Recognize the importance of Veterans Day

Members of the military risk much more than their lives and should be remembered and thanked for their service. Fred Glover, 88, a veteran of the 9th Para Battalion, waits to watch a parachute jump just outside Rainville during D-Day commemorations on June 5, 2014 in Ranville, France.
PHILIP GROSSENBACHER | Evergreen columnist November 10, 2015

As you make plans for your Wednesday off, it is important to take a moment and observe why this day is set apart.Veterans Day, Nov. 11, formerly known as Armistice Day, takes place every year as “a celebration...

Multiculturalism in mental healthcare

Washington State University researchers use survey results to improve mental healthcare, specifically post-traumatic stress disorder care, for Native Americans.
ALYSEN BOSTON | Evergreen reporter February 11, 2015

Washington State University graduate students recently compiled the largest survey to date of the effects of post-traumatic stress disorder (PTSD) on Native American veterans in order to provide more effective...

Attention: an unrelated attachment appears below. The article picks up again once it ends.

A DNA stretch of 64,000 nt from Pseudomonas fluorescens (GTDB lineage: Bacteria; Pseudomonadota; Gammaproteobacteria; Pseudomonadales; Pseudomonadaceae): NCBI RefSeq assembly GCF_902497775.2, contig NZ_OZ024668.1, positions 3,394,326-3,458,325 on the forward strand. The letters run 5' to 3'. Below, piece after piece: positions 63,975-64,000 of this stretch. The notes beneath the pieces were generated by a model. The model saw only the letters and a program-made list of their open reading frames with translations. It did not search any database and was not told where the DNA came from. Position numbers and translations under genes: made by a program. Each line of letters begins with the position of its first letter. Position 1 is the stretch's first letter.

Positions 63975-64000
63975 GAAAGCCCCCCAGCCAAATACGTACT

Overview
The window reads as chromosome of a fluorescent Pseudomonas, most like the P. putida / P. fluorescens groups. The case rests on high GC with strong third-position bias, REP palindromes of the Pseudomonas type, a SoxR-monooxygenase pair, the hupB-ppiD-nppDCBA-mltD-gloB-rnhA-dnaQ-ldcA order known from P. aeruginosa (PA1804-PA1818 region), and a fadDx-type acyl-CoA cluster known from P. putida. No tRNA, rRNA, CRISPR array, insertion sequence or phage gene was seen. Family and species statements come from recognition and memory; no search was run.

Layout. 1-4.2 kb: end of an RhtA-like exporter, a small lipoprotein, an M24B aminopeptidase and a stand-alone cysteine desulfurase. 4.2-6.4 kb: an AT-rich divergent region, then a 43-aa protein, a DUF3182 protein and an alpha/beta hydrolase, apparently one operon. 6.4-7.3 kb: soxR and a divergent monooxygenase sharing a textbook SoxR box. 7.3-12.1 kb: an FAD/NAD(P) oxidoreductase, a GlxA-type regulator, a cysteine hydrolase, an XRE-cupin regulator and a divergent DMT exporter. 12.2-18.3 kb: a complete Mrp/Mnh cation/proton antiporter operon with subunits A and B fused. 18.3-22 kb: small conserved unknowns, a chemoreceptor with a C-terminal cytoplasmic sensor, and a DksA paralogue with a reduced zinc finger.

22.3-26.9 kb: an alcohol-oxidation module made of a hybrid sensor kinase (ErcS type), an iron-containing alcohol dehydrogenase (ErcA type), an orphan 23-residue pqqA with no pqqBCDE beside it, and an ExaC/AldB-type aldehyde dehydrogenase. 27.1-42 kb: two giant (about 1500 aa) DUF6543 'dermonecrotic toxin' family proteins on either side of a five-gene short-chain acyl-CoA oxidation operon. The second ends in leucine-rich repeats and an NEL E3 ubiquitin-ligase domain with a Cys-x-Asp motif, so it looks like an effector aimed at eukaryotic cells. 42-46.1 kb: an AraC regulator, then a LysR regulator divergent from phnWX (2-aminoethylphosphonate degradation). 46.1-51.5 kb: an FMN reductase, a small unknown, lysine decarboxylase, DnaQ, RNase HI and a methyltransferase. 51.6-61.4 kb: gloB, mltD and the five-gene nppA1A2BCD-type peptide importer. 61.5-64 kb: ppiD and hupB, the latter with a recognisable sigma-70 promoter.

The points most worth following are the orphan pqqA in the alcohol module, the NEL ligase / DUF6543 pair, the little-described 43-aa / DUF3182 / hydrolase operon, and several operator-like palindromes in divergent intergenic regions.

ISIL is the major threat

Code Pink for Peace members protest against U.S. military action in Iraq as Secretary of State John Kerry testifies at a Senate Foreign Relations Committee hearing on the United States strategy to defeat the Islamic State in Iraq and the Levant (ISIL) on Wednesday, Sept. 17, 2014, in Washington, D.C. (Olivier Douliery/Abaca Press/MCT)
Olivier Douliery | MCT Campus December 11, 2014

Code Pink for Peace members protest against U.S. military action in Iraq as Secretary of State John Kerry testifies at a Senate Foreign Relations Committee hearing on the United States strategy to defeat...